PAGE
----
Machine alliance targets window market
YORK, PA.—Three machinery and tooling companies — Adept Corp., Conair Group's Metaplast unit and Davis-Standard Corp. — have teamed up to supply single-source extrusion systems to the window profile industry.
The alliance was launched during a two-day seminar in April at Adept headquarters in York, billed as ``Window Profile Processing ... A Technological Breakthrough.''
Adept, which makes extrusion dies and vacuum calibration systems, took delivery of its first extruder late last year, a Davis-Standard GP94 parallel twin-screw machine. At the seminar, about 100 guests saw the extruder run a single-hung, thin-wall window jamb at a rate faster than 161/2 feet a minute.
The demonstration line included Adept tooling and Conair/Metaplast downstream equipment, including a calibration table with a puller, saw and dump table.
Geon Co. of Avon Lake, Ohio, and its recently acquired PVC compounder, Synergistics Inc. of Mississauga, Ontario, also sponsored the conference.
By working together, the companies can increase their ability to serve window extruders, said Richard Altland, sales manager at Adept.
``We are trying to become a force in the industry, to supply equipment worldwide,'' he said.
Altland said Adept bought the Davis-Standard extruder to test and finish downstream sizing lines it makes in York before shipping them to customers.
Conair of Emsworth, Pa., bought Metaplast Ltd. of Lachine, Quebec, in 1997. Davis-Standard is based in Pawcatuck, Conn.
Biomaterials law may get jump-start
WASHINGTON — Long-stalled biomaterials liability legislation could be in the offing, after President Clinton indicated he could sign a larger, compromise version of a product liability bill emerging in the Senate.
The biomaterials legislation had been delayed because it was part of more-controversial product liability legislation in the Senate, but an agreement crafted June 9 by Sens. John Rockefeller, D.-W.Va., and Slade Gorton, R-Wash., appears to have paved the way for Clinton's signature. The president vetoed a product liability bill two years ago.
The biomaterials provision in the bill appears to have the exemptions sought by suppliers of raw materials for medical devices, said Lew Freeman, vice president of government affairs with the Washington-based Society of the Plastics Industry Inc.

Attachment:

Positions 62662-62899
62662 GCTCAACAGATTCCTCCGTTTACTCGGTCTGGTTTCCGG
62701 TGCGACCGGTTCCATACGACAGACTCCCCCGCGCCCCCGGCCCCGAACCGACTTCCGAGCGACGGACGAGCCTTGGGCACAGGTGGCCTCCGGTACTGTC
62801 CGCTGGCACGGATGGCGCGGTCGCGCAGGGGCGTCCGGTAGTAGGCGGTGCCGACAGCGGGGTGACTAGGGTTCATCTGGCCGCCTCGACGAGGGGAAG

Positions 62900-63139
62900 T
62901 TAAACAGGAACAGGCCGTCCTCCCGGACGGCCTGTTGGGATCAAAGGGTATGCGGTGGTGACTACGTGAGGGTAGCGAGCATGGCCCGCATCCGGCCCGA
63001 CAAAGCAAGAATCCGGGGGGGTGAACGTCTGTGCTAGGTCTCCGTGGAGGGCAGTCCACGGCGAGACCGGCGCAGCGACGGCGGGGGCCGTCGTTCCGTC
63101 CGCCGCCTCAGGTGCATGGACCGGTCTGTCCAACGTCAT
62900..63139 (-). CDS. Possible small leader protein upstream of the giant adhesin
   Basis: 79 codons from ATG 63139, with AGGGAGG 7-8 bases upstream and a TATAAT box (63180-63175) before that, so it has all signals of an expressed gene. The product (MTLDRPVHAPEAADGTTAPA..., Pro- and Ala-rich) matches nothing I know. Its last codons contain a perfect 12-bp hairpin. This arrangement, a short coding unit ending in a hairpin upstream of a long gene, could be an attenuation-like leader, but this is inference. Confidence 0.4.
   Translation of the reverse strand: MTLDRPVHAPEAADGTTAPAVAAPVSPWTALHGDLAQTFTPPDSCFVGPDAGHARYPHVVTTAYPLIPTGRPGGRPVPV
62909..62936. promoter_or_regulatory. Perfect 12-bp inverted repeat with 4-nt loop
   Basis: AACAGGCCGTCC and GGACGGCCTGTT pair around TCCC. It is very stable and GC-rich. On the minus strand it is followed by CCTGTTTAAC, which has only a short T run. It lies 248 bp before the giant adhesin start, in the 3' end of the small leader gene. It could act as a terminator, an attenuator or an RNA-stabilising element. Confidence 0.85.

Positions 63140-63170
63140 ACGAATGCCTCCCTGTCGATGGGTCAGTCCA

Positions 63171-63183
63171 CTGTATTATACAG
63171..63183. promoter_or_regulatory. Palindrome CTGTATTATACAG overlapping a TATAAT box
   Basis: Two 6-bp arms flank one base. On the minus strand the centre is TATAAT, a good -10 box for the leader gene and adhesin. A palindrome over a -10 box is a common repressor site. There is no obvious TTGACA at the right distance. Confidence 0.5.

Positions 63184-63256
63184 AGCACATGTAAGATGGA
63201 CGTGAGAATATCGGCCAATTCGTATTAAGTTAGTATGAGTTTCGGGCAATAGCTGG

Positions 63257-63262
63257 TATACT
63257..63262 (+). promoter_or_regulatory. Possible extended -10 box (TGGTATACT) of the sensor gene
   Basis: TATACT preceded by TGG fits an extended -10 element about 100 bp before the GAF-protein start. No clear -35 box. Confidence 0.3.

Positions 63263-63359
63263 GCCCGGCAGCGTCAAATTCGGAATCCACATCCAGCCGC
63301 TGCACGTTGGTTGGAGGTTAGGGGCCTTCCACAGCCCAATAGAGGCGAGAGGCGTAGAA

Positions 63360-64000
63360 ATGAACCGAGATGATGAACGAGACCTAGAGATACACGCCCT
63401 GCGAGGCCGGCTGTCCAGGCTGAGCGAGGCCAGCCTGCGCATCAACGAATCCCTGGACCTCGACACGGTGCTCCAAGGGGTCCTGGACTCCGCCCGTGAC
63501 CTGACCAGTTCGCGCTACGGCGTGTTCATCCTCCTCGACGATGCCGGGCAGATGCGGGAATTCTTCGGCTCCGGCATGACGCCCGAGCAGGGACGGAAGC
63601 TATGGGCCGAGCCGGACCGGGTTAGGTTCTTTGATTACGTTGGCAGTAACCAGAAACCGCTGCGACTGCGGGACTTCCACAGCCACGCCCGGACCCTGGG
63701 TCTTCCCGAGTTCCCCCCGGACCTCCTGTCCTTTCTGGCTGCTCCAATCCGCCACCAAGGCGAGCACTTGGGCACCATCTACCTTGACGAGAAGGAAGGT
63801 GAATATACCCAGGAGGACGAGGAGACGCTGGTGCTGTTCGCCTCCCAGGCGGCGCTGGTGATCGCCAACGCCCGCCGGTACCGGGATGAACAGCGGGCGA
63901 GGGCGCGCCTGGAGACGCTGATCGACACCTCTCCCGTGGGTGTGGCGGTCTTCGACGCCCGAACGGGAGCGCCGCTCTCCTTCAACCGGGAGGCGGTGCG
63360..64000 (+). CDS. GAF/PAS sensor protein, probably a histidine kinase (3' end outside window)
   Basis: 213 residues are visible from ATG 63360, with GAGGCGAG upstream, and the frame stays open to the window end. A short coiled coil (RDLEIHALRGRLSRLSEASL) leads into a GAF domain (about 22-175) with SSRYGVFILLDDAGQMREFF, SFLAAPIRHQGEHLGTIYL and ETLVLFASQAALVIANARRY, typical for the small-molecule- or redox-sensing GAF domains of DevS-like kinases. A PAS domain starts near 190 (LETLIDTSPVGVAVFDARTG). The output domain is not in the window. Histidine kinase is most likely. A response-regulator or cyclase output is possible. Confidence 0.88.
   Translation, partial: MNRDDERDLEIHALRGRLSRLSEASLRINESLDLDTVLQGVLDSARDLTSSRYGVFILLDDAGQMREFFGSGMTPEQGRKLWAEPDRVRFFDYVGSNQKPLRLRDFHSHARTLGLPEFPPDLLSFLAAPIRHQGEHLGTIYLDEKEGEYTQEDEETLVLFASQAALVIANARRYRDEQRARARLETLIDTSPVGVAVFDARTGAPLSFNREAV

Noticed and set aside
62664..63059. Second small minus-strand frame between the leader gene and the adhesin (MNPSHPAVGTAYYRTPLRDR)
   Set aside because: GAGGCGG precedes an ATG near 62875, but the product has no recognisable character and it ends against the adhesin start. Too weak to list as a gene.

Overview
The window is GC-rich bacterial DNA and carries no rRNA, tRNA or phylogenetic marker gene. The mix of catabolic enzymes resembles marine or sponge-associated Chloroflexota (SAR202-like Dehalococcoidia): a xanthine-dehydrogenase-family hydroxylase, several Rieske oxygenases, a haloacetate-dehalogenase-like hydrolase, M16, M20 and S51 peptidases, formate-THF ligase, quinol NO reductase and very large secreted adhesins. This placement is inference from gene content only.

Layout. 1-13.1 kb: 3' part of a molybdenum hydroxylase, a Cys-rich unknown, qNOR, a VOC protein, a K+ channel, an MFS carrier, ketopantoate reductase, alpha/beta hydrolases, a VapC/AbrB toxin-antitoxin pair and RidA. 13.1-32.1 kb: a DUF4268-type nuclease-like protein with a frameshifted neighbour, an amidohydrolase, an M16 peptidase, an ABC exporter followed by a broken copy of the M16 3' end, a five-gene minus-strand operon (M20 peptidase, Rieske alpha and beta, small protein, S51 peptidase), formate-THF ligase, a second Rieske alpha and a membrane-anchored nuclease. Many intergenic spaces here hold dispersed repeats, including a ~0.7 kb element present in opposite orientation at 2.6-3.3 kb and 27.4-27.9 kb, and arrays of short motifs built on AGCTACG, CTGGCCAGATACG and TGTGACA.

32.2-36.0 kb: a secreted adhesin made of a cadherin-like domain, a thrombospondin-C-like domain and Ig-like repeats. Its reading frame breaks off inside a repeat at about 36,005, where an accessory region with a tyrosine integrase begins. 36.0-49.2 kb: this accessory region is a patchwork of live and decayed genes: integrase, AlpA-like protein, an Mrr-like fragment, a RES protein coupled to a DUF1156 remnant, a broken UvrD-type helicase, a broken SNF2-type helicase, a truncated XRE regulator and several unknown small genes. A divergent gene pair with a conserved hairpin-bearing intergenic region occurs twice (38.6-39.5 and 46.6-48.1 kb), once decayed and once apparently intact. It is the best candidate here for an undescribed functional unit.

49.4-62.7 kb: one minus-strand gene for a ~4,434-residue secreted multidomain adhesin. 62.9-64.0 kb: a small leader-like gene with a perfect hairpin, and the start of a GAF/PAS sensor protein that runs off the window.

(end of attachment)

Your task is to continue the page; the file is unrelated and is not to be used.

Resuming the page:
The bill would exempt materials suppliers as long as their materials are not defective or do not contribute to product failure, he said.
Biomaterials legislation in the House is not part of other product liability measures, and any Senate version must be reconciled with the House position.
Flextronics wins Hewlett-Packard work
SAN JOSE, CALIF. — Hewlett-Packard Co. has selected contract manufacturer Flextronics International Ltd. as a primary manufacturer in Europe for inkjet printers, using Flextronics' Sarvar campus in Hungary.
The companies expect that Flextronics' EcoPlast wholly owned injection molding subsidiary in Sarvar will supply parts for the printers.
Flextronics was given responsibility to build both printed circuit board assemblies and complete box assemblies for the line, beginning with the HP Deskjet 720C printer. Initial production will be completed in September with Hewlett-Packard shipping units throughout Europe.
Hewlett-Packard is based in Palo Alto, Calif., and Flextronics is based in Singapore with principal offices in San Jose.
Maryland Thermoform, Klon get new digs
TOWSON, MD. — Maryland Thermoform Corp. and Klon Corp. will relocate to a new facility by the end of July.
Maryland Thermoform thermoforms light- and heavy-gauge plastic products and packaging. Klon is an injection molder and makes thermoforming and injection mold tooling. The companies, owned by related partnerships, will move from Towson into a 45,000-square-foot facility in Baltimore, said Scott Macdonald, vice president of sales and marketing for Maryland.
``Our new facility will allow our production capacity to increase,'' Macdonald said.``We will also have room for the three new thermoforming machines that we have just purchased.''
Macdonald said Maryland Thermoform already has six thermoforming machines. Klon currently owns five presses. The companies will be purchasing new machines in the future and will hire a total of 10-25 employees within the year.
The companies bought the new facility for an undisclosed amount. Maryland ranked 131st in Plastics News' 1998 ranking of North American thermoformers, with sales of more than $3 million. The firms' combined sales for 1997 were about $4 million.